Economy, Domestic Economy

Furniture Industry Lacking Past Attraction

Furniture Industry Lacking Past AttractionFurniture Industry Lacking Past Attraction

As many as 20,000 manufacturers of luxury furniture are active in Iran, the head of Tehran Carpenters and Furniture Producers Union said.

“Despite this, Iran’s furniture industry has a poor presence in regional markets. Turkey is the main exporter of furniture in the region,” Abdolhossein Abbasi added.

Noting that the private sector provides for 100% of the capital required to run such units, Abbasi said the ongoing economic recession in the country has caught up with this market as well, leaving 65% of its capacities untapped, Forsat-e Emrooz daily reported.

“Many producers have distanced themselves from this market and the number of people working in this sector is declining by the day. In view of the unfavorable economic conditions, customers have also lost their purchasing power,” he said.

“When people have to struggle to meet their basic needs, they won’t consider buying new sofas or even re-upholstering their furniture. This leads to sales stagnation and consequently recession in the market. Therefore, investment in this potentially-lucrative business carries high risks in Iran. It does not hold its past attraction.”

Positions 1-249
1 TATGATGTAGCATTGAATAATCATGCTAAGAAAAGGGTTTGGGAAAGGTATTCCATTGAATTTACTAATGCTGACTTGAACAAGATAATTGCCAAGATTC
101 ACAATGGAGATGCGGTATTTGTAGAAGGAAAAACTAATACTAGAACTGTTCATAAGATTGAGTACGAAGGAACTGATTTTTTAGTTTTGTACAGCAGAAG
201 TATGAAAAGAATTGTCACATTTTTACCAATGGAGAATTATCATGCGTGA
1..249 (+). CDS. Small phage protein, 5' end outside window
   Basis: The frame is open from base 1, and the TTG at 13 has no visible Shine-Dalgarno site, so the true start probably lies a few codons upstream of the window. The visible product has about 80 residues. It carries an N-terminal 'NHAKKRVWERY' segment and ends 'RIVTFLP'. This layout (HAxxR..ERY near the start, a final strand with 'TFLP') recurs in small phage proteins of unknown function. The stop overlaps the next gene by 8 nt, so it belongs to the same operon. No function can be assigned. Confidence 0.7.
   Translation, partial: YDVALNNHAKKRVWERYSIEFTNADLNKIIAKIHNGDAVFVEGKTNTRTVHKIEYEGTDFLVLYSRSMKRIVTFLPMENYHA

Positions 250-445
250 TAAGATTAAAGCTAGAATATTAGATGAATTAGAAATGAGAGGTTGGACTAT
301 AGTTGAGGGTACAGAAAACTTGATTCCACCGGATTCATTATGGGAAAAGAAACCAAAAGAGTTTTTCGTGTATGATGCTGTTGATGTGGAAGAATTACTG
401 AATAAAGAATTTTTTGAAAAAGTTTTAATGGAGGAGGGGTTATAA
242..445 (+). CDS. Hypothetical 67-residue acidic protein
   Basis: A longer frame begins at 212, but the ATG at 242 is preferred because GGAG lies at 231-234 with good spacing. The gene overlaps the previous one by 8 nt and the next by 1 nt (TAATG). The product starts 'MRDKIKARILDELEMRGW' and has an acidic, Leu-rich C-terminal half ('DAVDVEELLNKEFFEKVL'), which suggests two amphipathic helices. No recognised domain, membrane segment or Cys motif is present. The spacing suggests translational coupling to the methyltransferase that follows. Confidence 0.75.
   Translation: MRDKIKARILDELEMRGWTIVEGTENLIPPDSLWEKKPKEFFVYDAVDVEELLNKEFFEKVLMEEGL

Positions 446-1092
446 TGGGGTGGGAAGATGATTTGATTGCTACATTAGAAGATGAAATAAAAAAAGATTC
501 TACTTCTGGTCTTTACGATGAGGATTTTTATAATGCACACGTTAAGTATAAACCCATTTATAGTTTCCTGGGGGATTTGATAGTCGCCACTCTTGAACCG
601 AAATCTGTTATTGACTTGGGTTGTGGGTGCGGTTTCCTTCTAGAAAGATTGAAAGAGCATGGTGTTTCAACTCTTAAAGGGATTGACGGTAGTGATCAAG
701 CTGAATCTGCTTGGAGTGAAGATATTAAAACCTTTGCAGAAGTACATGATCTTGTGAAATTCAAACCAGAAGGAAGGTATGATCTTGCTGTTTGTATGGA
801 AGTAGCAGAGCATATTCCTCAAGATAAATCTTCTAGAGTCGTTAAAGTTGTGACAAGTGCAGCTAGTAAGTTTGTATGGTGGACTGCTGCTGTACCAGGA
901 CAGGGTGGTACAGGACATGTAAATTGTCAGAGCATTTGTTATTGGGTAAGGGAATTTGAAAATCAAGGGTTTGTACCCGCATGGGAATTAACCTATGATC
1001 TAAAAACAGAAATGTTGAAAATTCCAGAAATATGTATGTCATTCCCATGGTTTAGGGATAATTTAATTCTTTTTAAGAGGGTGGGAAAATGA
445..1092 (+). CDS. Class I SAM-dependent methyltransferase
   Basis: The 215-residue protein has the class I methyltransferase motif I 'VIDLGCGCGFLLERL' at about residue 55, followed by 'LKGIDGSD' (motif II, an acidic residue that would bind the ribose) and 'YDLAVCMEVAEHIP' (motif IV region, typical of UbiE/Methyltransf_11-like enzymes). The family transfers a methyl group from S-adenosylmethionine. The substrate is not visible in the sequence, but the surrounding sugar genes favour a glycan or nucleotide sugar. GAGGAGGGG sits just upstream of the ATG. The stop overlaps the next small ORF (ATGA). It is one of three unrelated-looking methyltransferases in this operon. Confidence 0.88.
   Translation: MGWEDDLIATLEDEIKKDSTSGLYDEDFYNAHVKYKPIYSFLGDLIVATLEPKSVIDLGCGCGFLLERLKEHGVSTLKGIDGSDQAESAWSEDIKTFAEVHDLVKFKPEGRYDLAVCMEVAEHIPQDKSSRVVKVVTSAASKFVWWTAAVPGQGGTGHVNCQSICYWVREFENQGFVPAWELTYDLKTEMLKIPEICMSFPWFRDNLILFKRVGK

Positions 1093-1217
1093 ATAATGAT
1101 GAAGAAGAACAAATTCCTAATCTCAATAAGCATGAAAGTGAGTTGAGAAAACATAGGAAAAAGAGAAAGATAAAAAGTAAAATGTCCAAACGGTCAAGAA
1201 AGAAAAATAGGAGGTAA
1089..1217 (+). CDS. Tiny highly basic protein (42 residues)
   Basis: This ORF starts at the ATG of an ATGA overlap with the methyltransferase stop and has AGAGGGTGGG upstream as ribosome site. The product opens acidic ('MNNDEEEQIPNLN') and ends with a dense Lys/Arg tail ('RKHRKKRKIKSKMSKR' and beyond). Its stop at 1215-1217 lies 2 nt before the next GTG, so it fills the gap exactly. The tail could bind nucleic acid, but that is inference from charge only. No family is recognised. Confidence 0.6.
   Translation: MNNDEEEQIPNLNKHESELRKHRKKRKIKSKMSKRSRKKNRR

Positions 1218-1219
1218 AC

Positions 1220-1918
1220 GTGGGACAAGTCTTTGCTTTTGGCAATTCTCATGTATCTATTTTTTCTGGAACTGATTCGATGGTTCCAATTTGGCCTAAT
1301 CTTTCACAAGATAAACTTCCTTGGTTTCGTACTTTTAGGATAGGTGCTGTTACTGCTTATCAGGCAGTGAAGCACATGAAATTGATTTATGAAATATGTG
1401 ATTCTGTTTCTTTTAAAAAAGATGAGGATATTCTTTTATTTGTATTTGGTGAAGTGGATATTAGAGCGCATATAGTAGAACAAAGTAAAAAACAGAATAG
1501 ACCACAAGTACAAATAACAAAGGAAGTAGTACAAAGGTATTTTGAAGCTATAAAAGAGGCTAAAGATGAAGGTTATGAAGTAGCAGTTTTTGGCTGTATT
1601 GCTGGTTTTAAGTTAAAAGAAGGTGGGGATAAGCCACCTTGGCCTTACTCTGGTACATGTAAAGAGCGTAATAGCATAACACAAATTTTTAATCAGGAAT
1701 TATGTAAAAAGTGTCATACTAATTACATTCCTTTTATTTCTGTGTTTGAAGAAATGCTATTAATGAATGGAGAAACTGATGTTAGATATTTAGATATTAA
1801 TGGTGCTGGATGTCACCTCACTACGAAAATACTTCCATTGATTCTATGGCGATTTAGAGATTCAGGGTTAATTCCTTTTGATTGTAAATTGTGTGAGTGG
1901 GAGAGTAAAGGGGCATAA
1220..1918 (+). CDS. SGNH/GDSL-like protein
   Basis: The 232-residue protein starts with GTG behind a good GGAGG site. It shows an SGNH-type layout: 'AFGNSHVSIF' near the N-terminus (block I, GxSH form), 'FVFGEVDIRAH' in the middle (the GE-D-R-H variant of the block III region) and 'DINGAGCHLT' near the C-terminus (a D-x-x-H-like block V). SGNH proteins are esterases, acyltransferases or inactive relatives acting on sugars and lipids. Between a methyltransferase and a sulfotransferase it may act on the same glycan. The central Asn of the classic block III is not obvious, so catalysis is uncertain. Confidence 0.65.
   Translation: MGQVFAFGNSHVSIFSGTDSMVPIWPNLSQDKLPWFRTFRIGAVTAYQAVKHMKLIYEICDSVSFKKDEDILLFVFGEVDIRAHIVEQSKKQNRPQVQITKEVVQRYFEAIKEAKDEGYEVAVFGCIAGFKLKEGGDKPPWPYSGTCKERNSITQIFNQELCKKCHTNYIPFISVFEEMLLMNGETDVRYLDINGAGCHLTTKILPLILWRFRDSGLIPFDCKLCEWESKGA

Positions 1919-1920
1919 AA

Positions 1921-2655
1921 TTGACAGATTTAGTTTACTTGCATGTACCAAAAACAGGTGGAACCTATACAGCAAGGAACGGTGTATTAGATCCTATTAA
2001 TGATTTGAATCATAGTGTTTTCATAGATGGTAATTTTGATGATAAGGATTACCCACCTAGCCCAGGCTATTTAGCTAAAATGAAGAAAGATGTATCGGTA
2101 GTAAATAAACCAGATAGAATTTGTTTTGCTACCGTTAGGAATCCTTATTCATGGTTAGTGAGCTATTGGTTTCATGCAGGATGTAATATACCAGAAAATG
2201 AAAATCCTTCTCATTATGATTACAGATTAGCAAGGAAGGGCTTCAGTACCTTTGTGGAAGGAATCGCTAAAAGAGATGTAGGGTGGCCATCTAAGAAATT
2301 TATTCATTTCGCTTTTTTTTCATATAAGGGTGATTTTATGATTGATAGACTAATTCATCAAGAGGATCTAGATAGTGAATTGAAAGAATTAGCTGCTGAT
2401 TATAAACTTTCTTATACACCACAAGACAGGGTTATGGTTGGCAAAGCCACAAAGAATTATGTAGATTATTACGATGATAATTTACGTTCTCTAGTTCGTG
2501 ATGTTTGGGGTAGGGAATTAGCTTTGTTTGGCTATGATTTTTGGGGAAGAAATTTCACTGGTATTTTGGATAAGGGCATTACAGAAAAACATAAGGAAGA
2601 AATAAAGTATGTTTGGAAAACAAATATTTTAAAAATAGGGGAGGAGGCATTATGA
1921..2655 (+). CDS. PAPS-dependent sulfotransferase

Worldwide, according to a new report by Allied Market Research, the luxury furniture market is expected to reach $27.01 billion by 2020, registering a compound annual growth rate of 4.1% during 2015-20.

“However, the Iranian furniture market faces many problems,” Abbasi said.

“The payment of tax, wages, insurance and debts have all discouraged manufacturers. Beleaguered producers are the victims of credit crunch and unavailability of banking facilities. The government also fails to offer support to the private sector.”

Saeed Sarraf, furniture producer and seller, said more than 70% of the furniture in Iran are manufactured traditionally, that is in workshops of up to 200 square meters.

“The main shortcomings of traditional manufacturing are low quality and waste of raw materials. We need to streamline production process and shift to advanced, mechanized production,” he said.

“Iran relies on the import of wood to meet the need for this basic raw material for making furniture. In the past, the domestic market would supply the wood but since about one and a half years, logs are imported from Russia, Armenia and Georgia. Fabric, another component of upholstered furniture, should also be imported, thanks to the closure of textile factories.”